For a program that awards $1 million dollars plus for coaching "expertise," certainly it must be time to find someone with some expertise. Despite having self-professed "seasoned" teams in each of the past two seasons, the Gophers have failed to beat a Big Ten team with a winning conference record for two straight seasons (needless to say, I am predicting defeat against the Hawkeyes). Last year, the Gophers most notable victory was at home against the Badgers (.500 in conference last season). This season, the Gophers are 3-5 in conference with victories over Illinois and Penn State (a combined 1-12 in conference) and Northwestern. Northwestern stands at 4-2 and should finish above .500 in conference with games remaining at Michigan and at home against Illinois. But the victory over Northwestern--even a Northwestern over .500 in conference--was not what Mason, Maturi, and Co. sold to the Gopher faithful.
Is it possible that the Vikings are following the lead of the Gophers? Last weekend, the Gophers lost to the woeful Hoosiers in Bloomington. The Vikings followed that loss with an equally forgettable home loss to the NY Giants. Is this a mere coincidence or is something greater at play?
Almost assuredly Mike Tice is not raiding the Mason home for game plans, but it is curious that the Gophers and Vikings have porous defenses. And it is curious that both the Gophers and Vikings lose on the same weekend despite being favorites. And it is even more curious that neither the Gophers nor the Vikings appear capable of defeating teams with winning records.
Will the Vikings detour from the road that Mase built when they face the Colts tomorrow night? Probably not.
Since Randy Moss went down with a hamstring injury three weeks ago, the Vikings have defeated the Saints and Titans and lost to the Giants. Moss injured his hamstring just before halftime of the Saints' game, that meant that the Saints had little time to reconstruct a game plan to adjust to Moss' absence--particularly since Moss started the second half of that game. That meant that the Saints continued to stay in cover two when Moss was on the field and, when Moss was off the field, the Saints still stayed out of the box.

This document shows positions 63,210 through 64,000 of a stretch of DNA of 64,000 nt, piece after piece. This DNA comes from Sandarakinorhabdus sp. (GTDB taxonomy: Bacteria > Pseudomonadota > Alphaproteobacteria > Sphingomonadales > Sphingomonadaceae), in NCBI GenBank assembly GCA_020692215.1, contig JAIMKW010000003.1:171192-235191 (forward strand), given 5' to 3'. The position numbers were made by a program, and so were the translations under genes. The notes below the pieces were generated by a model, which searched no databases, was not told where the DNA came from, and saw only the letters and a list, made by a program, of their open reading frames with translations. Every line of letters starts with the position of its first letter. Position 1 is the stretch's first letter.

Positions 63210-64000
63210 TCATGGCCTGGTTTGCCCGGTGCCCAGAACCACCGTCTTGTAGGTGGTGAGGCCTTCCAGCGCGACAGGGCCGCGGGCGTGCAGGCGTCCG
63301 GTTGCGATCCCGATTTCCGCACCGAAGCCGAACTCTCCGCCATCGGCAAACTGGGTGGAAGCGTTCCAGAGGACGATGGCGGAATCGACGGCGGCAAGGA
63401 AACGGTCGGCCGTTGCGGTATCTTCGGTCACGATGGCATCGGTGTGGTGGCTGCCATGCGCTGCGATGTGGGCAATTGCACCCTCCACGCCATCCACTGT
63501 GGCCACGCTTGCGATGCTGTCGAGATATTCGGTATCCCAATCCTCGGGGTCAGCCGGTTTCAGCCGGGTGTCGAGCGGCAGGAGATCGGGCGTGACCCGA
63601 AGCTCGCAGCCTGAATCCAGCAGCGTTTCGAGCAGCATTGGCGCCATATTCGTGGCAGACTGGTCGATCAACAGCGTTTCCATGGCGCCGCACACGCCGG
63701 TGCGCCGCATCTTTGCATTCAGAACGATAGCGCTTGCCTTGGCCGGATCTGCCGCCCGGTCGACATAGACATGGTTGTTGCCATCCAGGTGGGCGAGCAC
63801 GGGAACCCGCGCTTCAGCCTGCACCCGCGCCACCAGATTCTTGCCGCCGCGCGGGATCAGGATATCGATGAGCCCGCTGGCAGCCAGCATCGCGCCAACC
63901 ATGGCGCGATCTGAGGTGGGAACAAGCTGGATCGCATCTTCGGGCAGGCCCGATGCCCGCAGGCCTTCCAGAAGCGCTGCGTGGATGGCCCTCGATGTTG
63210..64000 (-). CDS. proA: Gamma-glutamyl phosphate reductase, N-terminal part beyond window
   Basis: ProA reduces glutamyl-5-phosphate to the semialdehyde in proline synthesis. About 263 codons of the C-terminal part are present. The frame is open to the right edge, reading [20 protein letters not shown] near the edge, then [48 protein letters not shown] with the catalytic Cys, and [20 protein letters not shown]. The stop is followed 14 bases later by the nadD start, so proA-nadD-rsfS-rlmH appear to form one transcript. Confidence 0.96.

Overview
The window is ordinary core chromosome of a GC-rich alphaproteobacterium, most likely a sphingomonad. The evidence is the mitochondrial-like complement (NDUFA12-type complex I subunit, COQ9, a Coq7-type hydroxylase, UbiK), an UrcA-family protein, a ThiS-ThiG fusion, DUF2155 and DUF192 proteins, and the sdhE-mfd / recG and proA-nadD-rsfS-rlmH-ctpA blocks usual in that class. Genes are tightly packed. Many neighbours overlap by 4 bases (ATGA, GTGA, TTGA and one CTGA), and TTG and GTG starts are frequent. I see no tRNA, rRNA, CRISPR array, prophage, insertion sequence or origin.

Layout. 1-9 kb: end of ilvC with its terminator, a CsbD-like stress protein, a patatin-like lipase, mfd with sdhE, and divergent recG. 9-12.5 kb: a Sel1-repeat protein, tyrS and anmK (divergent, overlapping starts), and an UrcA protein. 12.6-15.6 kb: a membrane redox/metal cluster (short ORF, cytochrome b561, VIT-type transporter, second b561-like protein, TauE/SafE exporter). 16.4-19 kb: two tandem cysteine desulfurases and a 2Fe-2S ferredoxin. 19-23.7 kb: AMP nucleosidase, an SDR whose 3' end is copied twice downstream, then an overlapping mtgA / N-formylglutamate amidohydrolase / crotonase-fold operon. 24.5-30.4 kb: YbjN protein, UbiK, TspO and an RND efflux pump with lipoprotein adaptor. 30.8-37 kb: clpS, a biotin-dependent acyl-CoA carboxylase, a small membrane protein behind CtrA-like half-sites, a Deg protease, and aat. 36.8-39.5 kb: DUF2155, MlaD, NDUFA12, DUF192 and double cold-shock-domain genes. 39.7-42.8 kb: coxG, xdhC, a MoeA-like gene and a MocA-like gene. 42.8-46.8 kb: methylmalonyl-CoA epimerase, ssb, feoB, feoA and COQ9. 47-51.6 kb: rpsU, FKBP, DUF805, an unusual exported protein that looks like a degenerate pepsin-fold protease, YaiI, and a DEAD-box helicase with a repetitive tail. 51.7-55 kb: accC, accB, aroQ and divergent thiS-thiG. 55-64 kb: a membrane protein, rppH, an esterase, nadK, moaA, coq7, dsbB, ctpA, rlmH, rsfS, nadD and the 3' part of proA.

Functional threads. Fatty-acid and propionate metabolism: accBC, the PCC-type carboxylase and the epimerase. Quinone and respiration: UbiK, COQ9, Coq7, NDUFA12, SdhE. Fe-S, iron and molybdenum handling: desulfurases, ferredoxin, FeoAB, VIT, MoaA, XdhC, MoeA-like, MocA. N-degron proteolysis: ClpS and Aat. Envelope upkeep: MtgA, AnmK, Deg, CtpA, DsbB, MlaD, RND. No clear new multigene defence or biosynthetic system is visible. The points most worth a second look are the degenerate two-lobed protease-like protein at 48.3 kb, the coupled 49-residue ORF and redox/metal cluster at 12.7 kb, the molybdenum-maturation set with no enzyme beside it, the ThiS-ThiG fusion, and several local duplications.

With Moss' status for the Titans' game up in the air, the Titans prepped as if Moss was going to play. Moss played a few token plays early in the game, drawing double coverage, but his injury soon forced him to the sideline. The Titans nevertheless decided to take away the deep pass rather than to contest the running game. The result was a pedestrian 20-3 Minnesota victory on the strength of Mewelde Moore's 138-yard rushing performance.
The Giants took a different approach against the Moss-less Viking offense, loading up the box against the rush and playing man-to-man against the pass. The result was a dismal rushing performance by the Vikings, pressure on Daunte throughout the game, a poor performance by Daunte, and a decent, but, from the Giants' perspective, acceptable performance by Marcus Robinson.
The Colts have nowhere near the Giants' defensive capabilities, but that will not matter if the Vikings do not play better than they did last week at home. With false start penalties stunting three of the Vikings' first eight drives last week, an indoor road game against a redemption-seeking Colts' team is not what the doctor ordered for this Vikings' squad. The Vikings should score more than 14 points against this version of the worst defense in the NFL, but it is unlikely that the Randy Moss-less Vikings' offense will break the 28-point barrier against the Colts and very likely that the Vikings will cede many more to the Peyton Manning-led home team.